Peter Quinn, wounded warrior.
The season premiere of “Homeland” makes it clear that the mental and physical rehabilitation of the cunning CIA operative played by Rupert Friend will be a major focus of the show in its sixth season.
At its core, “Homeland” has sought to examine all sides of the fallout from 9/11 and the war on terror. So a deep dive into the trauma of those wounded in battle — wherever it may take place — was a natural focus for the show, says exec producer-director Lesli Linka Glatter. Quinn ended last season in a coma after suffering near-fatal exposure to chemical weapons inflicted by a terror cell in Berlin.
“To see someone like Quinn, who has been at the top of his game, out in the world trying to fight for the greater good, and then to be in a whole different state where he’s not capable of doing the most normal things on his own — we haven’t really seen that story on TV,” Glatter told Variety.
The season opener — “Fair Game,” written by Alex Gansa and Ted Mann and directed by Keith Gordon — sets the table for a provocative season. Claire Danes’ Carrie Mathison is working as a legal advocate for Muslim-Americans and resolutely opposed to the old ideology that guided her past work as the “drone queen” of the CIA.
Mandy Patinkin’s Saul Berenson, on the other hand, is more deeply engaged in CIA operations and agenda-setting than ever before as the right-hand man (if not quite the trusted confidant) of F. Murray Abraham’s CIA chief Dar Adal.
Carrie’s work at a non-profit in Brooklyn is funded by donations from Otto During (Sebastian Koch), the German billionaire who fell hard for her last season. It’s telling that both During and Berenson try to persuade Carrie to rejoin them by questioning why she’s focused on such a small-potatoes operation. During even makes a bizarre, last-ditch “I’m about to get married so it’s now or never” offer to Carrie that she quickly shoots down.
And in her encounter with Saul, Carrie boldly lies straight to his face when he asks whether she’s advising the President-elect, the maverick Elizabeth Keane who is parroting Carrie’s disillusionment with the national security industrial complex. The surprise when we see Carrie being frisked for her visit with Keane is magnified by the realization that she has betrayed the longtime bond she has with Saul.
But for sure, the most provocative element of the season will be Carrie’s involvement in the defense of the civil liberties of an angry young man who makes YouTube videos to hail Islamic terrorists as heroes. J. Mallory McCree plays Sekou, who is caught throwing verbal grenades in a net thrown by an FBI informant. Dominic Fumusa (“Nurse Jackie”) is a nice addition to the ensemble this season, playing a rock-ribbed FBI special agent who is determined to put Sekou behind bars, and thus destined to tangle with Carrie.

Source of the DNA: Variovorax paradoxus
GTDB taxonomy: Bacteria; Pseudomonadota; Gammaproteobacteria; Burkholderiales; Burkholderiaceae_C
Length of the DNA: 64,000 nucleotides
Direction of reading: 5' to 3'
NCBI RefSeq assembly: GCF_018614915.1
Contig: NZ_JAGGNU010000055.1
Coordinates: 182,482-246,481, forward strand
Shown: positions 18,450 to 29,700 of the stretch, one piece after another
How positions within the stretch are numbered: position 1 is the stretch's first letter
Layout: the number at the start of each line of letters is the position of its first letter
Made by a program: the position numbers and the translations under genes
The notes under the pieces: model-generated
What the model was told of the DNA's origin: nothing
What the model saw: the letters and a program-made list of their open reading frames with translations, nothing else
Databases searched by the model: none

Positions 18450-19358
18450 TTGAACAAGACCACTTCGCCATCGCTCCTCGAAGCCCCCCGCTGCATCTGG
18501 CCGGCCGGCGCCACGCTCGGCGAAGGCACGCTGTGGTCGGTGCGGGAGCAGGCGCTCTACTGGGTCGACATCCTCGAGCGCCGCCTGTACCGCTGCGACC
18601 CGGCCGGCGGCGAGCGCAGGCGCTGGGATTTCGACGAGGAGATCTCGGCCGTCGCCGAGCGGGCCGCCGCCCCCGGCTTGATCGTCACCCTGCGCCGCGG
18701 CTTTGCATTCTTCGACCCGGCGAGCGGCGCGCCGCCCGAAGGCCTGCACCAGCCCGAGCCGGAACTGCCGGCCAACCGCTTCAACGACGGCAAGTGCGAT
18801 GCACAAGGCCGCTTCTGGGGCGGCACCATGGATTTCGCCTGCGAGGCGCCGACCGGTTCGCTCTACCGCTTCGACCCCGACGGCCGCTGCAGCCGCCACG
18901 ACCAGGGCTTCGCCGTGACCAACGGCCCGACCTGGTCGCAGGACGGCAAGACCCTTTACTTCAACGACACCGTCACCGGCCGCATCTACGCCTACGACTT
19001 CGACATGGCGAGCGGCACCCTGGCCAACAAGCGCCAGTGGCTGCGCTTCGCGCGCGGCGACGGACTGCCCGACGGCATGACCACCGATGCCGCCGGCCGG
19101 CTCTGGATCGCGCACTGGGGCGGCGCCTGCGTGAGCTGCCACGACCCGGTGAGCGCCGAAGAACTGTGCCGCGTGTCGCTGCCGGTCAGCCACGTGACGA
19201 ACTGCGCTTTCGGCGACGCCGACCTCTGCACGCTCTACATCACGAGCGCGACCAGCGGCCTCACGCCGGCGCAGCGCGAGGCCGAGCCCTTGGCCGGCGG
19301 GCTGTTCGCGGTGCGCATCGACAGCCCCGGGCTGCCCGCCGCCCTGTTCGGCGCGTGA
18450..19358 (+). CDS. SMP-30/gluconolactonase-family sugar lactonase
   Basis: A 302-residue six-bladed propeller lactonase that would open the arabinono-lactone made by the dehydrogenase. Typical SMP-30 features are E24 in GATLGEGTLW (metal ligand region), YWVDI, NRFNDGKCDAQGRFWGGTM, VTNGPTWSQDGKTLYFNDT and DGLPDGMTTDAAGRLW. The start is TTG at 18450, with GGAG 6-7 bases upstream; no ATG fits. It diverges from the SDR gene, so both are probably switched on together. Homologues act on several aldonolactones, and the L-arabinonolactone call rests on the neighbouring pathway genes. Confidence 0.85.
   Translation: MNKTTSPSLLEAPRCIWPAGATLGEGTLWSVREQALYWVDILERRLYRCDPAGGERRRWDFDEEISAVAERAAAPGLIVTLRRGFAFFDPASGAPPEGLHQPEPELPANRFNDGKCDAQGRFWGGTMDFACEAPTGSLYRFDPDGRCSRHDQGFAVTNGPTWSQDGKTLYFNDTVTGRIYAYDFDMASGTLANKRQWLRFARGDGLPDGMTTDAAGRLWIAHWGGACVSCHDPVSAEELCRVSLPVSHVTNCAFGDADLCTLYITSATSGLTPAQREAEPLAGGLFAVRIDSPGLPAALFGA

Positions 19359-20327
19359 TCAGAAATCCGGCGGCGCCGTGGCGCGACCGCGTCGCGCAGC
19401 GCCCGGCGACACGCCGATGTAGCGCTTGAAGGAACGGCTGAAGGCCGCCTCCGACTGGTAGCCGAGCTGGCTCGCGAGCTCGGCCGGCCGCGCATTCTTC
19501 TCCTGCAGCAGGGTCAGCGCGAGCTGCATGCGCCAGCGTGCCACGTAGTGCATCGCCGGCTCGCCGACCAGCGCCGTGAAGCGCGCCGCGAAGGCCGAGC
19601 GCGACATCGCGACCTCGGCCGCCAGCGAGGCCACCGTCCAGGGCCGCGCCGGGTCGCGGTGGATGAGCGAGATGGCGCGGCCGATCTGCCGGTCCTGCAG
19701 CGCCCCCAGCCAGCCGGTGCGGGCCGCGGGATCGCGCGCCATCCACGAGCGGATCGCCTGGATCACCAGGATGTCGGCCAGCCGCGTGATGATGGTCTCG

It would be pretty much impossible for “Homeland” to shoot in New York and not wind up in Times Square. Glatter noted they tried to be as stealthy and unobtrusive as possible, using a skeleton crew and long lenses to capture Sekou making his video tribute to the first World Trade Center bombers. Shooting Sekou’s stand-up sparked some outrage among passers-by, Glatter said.
“People came by and started asking him ‘Who are you reporting for?,’ Glatter said. “He was saying some incendiary stuff.”
As seen in the opener, there’s a lot of hand-held camera work to add to the frenetic tone. “It always creates that feeling that the world we’re standing in is not terribly secure,” she said.
A highlight of the episode is Carrie’s bus-ride sequence which does so much without any dialogue to set the mood for our heroine. “We get to see her moving through New York City and looking at the world as a place where she feels very comfortable,” Glatter said.
Friend may give Danes a run for her money in delivering the most physically demanding performance this season. Quinn is dragging one leg behind him and has to give the impression of having had a stroke that has paralyzed one side of his body. Glatter praised Friend for immersing himself in research on brain injuries. The 2014 documentary “My Beautiful Broken Brain” was instructive for Friend and for producers, she said.
By the end of “Fair Game,” the Carrie-Quinn relationship is as complicated as ever. Glatter hints that there are more fireworks to come when Quinn realizes that Carrie may have compromised his recovery by waking him from the coma to pump him for information on the subway attack plan in Berlin.
For the directors, shooting season six has been particularly challenging because they have cross-boarded episodes to make the most efficient use of time and locations. Glatter directed episodes three, four, eight and, as always, the finale. At present they are working on episode 10.
“For me as a director, it’s thrilling to work on ‘Homeland,’ ” she said. “It never gets easier because we’re always reinventing the show.”